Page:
The dog doesn’t have an ego and always wants to please you. “Your dogs can be in trouble one minute and do something great the next minute, and you praise them for the job well done and they forget about the fact you yelled at them earlier. By contrast, a person might just get mad and go home!” Michael says.

“Good dogs can bring a herd of cattle into a corral or anywhere you want them — and they can do it exactly right, time after time. When they are on the job, they don’t get sidetracked catching up on the neighborhood gossip. They aren’t yakking or daydreaming when there’s a job to be done. Dogs are always eager and waiting for a job. Even if you send them out of the corral or have them wait in the truck, they are always waiting for the next command and instantly ready if you call them,” he says.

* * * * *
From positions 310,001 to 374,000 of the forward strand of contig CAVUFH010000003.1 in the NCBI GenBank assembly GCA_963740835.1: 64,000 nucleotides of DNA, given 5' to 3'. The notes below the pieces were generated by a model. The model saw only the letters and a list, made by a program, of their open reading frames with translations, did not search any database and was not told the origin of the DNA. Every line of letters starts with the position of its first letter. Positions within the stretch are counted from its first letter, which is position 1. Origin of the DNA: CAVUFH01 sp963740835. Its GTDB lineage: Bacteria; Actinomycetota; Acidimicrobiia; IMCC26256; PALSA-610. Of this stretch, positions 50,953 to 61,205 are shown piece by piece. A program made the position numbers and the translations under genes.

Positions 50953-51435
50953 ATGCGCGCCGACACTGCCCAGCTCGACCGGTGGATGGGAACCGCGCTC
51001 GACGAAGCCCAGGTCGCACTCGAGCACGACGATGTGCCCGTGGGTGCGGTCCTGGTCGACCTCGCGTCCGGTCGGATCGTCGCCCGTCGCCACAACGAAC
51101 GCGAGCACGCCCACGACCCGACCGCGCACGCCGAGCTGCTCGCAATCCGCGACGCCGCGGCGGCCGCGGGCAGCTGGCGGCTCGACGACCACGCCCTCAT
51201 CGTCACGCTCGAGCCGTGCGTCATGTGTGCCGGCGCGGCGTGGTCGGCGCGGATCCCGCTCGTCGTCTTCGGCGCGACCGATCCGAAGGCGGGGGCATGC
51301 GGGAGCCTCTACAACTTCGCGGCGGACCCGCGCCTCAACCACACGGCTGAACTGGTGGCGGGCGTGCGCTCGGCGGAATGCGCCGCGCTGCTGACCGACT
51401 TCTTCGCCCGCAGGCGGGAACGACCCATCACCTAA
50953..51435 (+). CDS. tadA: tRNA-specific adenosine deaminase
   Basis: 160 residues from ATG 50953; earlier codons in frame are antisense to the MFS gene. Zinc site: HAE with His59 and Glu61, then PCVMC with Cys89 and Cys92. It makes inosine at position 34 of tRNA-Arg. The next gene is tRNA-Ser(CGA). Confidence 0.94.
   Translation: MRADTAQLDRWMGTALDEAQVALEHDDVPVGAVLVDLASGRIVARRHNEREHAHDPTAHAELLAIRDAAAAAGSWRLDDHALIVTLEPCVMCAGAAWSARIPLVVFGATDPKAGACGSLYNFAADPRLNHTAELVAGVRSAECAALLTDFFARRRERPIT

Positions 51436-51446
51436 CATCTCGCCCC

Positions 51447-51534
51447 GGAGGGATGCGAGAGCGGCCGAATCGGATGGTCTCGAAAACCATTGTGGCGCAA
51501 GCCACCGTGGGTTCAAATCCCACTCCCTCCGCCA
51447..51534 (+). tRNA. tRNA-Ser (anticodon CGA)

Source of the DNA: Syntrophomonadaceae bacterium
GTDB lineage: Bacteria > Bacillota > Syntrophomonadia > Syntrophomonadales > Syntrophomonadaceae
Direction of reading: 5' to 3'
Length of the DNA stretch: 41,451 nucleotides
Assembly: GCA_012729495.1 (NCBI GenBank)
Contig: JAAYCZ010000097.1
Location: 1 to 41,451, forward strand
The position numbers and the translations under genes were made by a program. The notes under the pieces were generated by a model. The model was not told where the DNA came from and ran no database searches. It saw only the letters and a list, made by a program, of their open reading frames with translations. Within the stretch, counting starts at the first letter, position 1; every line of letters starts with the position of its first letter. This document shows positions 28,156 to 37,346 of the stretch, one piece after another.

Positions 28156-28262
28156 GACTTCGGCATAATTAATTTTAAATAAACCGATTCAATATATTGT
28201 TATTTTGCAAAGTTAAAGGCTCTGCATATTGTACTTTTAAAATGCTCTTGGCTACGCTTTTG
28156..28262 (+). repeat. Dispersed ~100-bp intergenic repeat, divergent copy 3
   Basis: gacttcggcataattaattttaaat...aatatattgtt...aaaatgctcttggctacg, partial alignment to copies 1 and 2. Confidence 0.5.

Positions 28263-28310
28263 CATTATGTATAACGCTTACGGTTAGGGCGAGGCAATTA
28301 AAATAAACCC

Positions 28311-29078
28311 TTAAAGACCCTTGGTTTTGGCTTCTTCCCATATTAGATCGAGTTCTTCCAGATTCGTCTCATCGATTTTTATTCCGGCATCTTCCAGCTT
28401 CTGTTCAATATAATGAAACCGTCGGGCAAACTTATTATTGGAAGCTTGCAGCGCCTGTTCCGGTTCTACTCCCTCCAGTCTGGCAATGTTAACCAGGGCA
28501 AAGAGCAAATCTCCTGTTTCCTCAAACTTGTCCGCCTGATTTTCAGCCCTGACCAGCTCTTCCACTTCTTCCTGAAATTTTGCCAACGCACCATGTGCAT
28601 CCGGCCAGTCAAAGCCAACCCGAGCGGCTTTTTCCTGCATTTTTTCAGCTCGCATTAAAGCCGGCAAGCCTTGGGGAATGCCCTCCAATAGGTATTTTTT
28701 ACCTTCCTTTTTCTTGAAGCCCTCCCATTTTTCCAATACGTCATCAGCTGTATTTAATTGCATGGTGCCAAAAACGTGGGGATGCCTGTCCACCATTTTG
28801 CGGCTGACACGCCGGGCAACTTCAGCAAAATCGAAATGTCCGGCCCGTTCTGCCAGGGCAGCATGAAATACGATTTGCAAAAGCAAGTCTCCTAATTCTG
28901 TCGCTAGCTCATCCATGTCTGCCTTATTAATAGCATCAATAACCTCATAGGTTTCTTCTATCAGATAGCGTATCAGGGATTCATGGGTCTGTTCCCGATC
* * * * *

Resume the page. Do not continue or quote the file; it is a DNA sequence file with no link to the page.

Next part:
“You and your cowdog have a deep connection as a working team, with a special communication you’ve developed. It’s a thrill when they do something spectacular because they knew what you wanted and were able to accomplish it.”

In spite of her main role as super cow dog, Fred also enjoys being a clown.

[to be continued]

Fearless Fred, Part One: A Very Special Cow Dog
Fearless Fred, Part Two: Puppyhood
Fearless Fred, Part Three: The Pup Grows Up

Heather Smith Thomas raises horses and cattle on her family ranch in Salmon, Idaho. She writes for numerous horse magazines and is the author of several books on horses and cattle farming, including Storey’s Guide to Raising HorsesStorey's Guide to Training HorsesStable SmartsThe Horse Conformation HandbookYour CalfGetting Started with Beef and Dairy CattleStorey's Guide to Raising Beef CattleEssential Guide to Calving, and The Cattle Health Handbook.